Cheesepalooza #2: Chevre
On my quest to invent my own cheese I am taking the Cheesepalooza challenge, teaching myself to make cheese one step at a time, with my Mary Karlin book under one arm and my internet buddies at the end of the other. This months recipe was a lesson in patience. The chosen recipe was Chevre but not the cheats way I have tried before (adding lemon juice to goats milk) but doing it properly, the Mary Karlin way.
This recipe involves a starter culture (I used Flora Danica and some rennet as I can’t get the one listed in the book) being added to the goats milk then leaving it to ripen and form the curds over a long period of time. I didn’t opt for this recipe on a previous occasion because I wanted more instant gratification but if you do have the time to spare the results are far superior doing it this way.
My curds were more delicate than the book implied they should have been but with careful handling I managed to ladle them into the butter muslin to drain. The result was a delicious, smooth, spreadable goats cheese and a definite improvement on the grainy goats cheese I made before.
The chevre remained quite delicate even after draining but I just managed to shape some of it into a log and coat with cracked black pepper corns. It was also great served with peas and pear on crostini. I even turned some into a dip with some pea puree, mint and lemon juice, much to the amusement of my work colleagues (they are not cooks).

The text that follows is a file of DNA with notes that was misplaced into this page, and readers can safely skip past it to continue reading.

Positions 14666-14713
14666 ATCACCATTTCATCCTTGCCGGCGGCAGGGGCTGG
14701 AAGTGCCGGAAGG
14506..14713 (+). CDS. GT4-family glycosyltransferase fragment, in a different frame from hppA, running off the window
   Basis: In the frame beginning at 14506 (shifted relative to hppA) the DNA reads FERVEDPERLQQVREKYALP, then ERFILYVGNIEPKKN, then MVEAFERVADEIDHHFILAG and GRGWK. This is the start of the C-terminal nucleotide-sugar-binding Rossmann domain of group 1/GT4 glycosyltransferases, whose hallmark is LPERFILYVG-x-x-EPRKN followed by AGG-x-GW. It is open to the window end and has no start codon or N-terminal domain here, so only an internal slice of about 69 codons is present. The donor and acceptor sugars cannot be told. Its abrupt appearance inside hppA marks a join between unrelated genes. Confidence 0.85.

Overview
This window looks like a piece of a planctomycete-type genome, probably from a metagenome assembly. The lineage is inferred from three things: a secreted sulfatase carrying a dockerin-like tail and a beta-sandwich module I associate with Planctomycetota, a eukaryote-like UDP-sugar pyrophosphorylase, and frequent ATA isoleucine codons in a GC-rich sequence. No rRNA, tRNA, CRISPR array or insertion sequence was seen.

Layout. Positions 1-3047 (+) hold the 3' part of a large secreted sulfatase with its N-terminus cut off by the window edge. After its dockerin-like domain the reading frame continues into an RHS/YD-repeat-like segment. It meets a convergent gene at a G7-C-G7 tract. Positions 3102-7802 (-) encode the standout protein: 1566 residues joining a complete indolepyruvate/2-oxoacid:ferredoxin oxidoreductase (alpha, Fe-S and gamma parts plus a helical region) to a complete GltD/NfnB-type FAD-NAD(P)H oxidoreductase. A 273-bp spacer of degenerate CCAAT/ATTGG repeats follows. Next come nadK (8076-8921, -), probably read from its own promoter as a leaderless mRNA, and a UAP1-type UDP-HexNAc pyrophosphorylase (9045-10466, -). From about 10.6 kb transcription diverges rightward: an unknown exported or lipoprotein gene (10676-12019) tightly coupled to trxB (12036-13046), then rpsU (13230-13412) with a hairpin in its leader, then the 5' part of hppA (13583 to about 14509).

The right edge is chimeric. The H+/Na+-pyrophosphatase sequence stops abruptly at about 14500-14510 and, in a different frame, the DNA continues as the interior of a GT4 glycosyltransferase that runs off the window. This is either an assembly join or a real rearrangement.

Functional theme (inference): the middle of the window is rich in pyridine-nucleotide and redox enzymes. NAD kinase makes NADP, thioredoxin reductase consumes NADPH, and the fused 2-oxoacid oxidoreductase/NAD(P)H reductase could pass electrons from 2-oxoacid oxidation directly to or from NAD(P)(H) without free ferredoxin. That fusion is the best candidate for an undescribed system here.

Thanks to my friend Bill for his photography help for this post. He doesn’t usually photograph food but the things he does photograph are generally awesome. Some of his work can be seen here.
150g Frozen Peas
15g spring onions, sliced
5g mint leaves, finely chopped
75g pears, peeled and finely chopped
lemon juice to taste
salt and pepper to taste
extra virgin olive oil
50g goats cheese
Start by defrosting the peas. I do this by putting them in a small bowl and covering them with boiling water. Leave to stand for about a minute or two then drain. Place 100g of the peas into a mini food processor or the beaker of a stick blender and blend to a rough puree.
Transfer the pea puree to a bowl and combine with the rest of the whole peas, the mint, spring onions and the peeled and chopped pear. Mix well, so all the bits are evenly distributed then add a squeeze of lemon juice to taste. The goats cheese is quite tart so I didn’t put too much lemon juice in but if you like a zingy taste add more. Also season with salt and pepper taste. Set aside while you make the crostini.
Slice the bread, on an angle, into 1 centimeter thick slices. I made about ten. Drizzle the bread with olive oil and grill on medium high for a couple of minutes each side until brown but not burnt. The exact cooking times will vary depending on your grill so don’t walk away like I often do or you’ll end up with burnt bread.
To serve, top each crostini with a heaped tablespoon of the pea mixture then dot with some chevre. A great spring lunch.
- Appearance: White, smooth but chalky looking
- Nose (aroma): Acidic
- Overall Taste: Typical goat taste
- Sweet to Salty: Savoury, mildly salty
- Strength: Medium, but not great if you don’t like goat’s cheese
- Mouth Feel: smooth with that typical goat feel
Posted: September 26th, 2012 under Uncategorized.